Tuesday, August 21, 2007

Review: Halloween (2007)

Halloween (2007)
110 minutes
Rated R

By Scott Mendelson

Rob Zombie's Halloween is among the most misguided, confused, and unfocused films I have ever seen. On its face, it is a remake of the classic 1978 John Carpenter slasher picture that kick started the modern day horror stalker/slasher picture that has provided steady product for the last 29 years since. But Zombie tries to have it both ways. He adds his own contrived spin to the Michael Myers mythology, while at the same time trying to appease the fans of the original by cramming in all of the original material as well, plus bits and pieces from Halloween 2 and Halloween: The Television Edit. As a Halloween picture, it is inferior to every other Halloween sequel. Regardless of its worth as a remake, it is a stunningly terrible, borderline offensive motion picture.

The plot: At the age of ten, young Michael Myers (Daeg Faerch) is already damaged goods. Living in a stereotypically redneck home, with the stereotypically redneck home life. After his sister ditches 'trick-r-treating' with Mike in order to have sex with her boyfriend, young Michael goes on a killing spree. Myers is immediately committed, where he is treated by a young Dr. Samuel Loomis (Malcolm McDowell, not coming anywhere close to the pathos that Donald Pleasence brought to even the sorriest sequel). Eventually, the film skips forward fifteen years, where Michael manages to escape from an asylum and return to the town of his original murder spree.

It's obvious that Zombie only cares about the overlong first act, where he parades around white-trash clichés in a ridiculous attempt to gain audience sympathy for Myers' murder spree (and convince us that growing up in a conventional abusive redneck household will turn you into a silent supernatural stalker of the night, as opposed to an Ed Gein or Ed Kempler-type serial murderer). The second act truncates the entire narrative of the original Halloween into 30-minutes of screen time. None of those in peril are developed and there is no suspense to speak of. The entire middle act is just one brutal, savage, and arbitrary execution after another. There is no set-up and no character development to allow us to care about any of the ill-fated targets.

With the original Halloween, John Carpenter was accused of ending the sexual revolution by equating premarital teenage sex with death (something he has jokingly apologized for). In Rob Zombie's version, there is often nothing onscreen for us to view except sex and death. For the entire second act, we see nothing but teenagers swearing at each other, having sex with each other, then being brutally knifed to death. But the violence is so cruel, and the victims such cardboard, that one gets the idea that Zombie is truly rooting for Myers, as to fulfill some nihilistic view of humanity that would probably be cool to an eleven year old boy. Most disturbing is the way that Zombie seems to lavish detail on the pain and suffering of the most morally upstanding characters, while giving quick deaths to the amoral characters on the chopping block.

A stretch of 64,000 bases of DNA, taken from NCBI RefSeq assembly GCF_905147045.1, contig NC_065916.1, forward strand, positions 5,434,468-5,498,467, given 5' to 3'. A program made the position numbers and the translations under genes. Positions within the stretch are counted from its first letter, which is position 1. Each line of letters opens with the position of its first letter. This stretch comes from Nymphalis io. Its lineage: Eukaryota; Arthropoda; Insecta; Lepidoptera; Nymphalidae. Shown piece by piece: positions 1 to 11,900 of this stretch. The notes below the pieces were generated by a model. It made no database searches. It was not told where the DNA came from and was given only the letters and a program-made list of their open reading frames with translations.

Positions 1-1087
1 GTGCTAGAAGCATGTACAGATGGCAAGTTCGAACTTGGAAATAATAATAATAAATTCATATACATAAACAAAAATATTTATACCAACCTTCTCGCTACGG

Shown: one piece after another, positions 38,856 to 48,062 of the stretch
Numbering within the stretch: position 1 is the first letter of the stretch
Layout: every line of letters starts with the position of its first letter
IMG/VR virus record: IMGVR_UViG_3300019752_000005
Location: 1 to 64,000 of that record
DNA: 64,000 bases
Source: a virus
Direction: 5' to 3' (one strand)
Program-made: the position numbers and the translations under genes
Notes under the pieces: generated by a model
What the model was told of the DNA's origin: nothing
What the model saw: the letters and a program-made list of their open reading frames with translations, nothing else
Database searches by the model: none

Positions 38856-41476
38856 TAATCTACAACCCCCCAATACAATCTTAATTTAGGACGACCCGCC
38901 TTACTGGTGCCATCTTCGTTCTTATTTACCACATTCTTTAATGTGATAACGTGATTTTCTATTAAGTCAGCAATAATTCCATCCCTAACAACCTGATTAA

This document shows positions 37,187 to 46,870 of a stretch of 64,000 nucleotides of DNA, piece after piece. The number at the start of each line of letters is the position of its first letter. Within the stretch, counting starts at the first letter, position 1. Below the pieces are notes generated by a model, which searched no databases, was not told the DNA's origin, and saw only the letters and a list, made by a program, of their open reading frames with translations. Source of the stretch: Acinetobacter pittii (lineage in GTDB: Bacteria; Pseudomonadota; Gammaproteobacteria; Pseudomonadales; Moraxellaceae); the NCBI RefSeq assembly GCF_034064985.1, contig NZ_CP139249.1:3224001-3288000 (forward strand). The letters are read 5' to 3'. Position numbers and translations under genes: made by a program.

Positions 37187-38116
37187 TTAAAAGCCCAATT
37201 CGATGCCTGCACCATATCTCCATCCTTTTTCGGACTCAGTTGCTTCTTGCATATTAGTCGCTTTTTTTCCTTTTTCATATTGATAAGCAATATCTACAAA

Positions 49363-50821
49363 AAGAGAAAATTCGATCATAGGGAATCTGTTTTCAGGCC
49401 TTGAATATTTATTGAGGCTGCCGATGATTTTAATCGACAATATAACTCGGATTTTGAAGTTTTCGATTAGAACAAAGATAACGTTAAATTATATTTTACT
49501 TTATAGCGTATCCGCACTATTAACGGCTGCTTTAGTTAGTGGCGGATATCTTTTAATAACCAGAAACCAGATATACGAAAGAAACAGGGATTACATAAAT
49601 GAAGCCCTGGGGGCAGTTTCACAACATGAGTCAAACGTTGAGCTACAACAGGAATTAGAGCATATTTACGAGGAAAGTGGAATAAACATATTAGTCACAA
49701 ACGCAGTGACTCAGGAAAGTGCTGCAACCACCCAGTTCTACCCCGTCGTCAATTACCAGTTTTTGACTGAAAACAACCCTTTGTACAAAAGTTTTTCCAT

Acting-wise, the cast does what they can. Malcolm McDowell gets to utter a few 'He's super-ultra evil!' speeches that Pleasence made so memorable, but he barely has enough screen time to craft a performance. The soul of the original, in fact the original series, was Pleasence's Captain Ahab-like Loomis. His sad, tragic descent from respected doctor to borderline insane monster-hunter gave the sequels a gravitas that they otherwise would have lacked. Even Halloween 6, filmed as Pleasance was dying, had a sorrowful power as Loomis had given up the ghost only to find he had nothing left to fill his remaining days (a parable of the once distinguished actor becoming trapped in the disrespected horror genre?). In this version, Loomis is reduced to that guy who you think will show up to save the day at the last minute. The rest of the cast members are onscreen for only a scene or two before their bloody demise, so none of them register in the slightest.

Halloween is 45-minutes of contrived back story, followed by 30-minutes of one completely context-less murder after another, followed by the obligatory climactic chase scene which generates zero suspense because the audience is given no reason to root for either party. It is perilously close to a snuff film, with absolutely nothing to say and no real reason to exist. Zombie's previous films were flawed, but they were interesting, warts and all. House Of 1000 Corpses was a throwback to the 1970s horror freak show genre, while The Devil's Rejects directly deconstructed many of the nasty staples that we claim to love about horror films. Halloween is none of these things. It's not scary. It's not fun. It's not smart. It's simply really violent. Savage violence for the sake of savage violence is worse than offensive, it's boring.

Grade: D+

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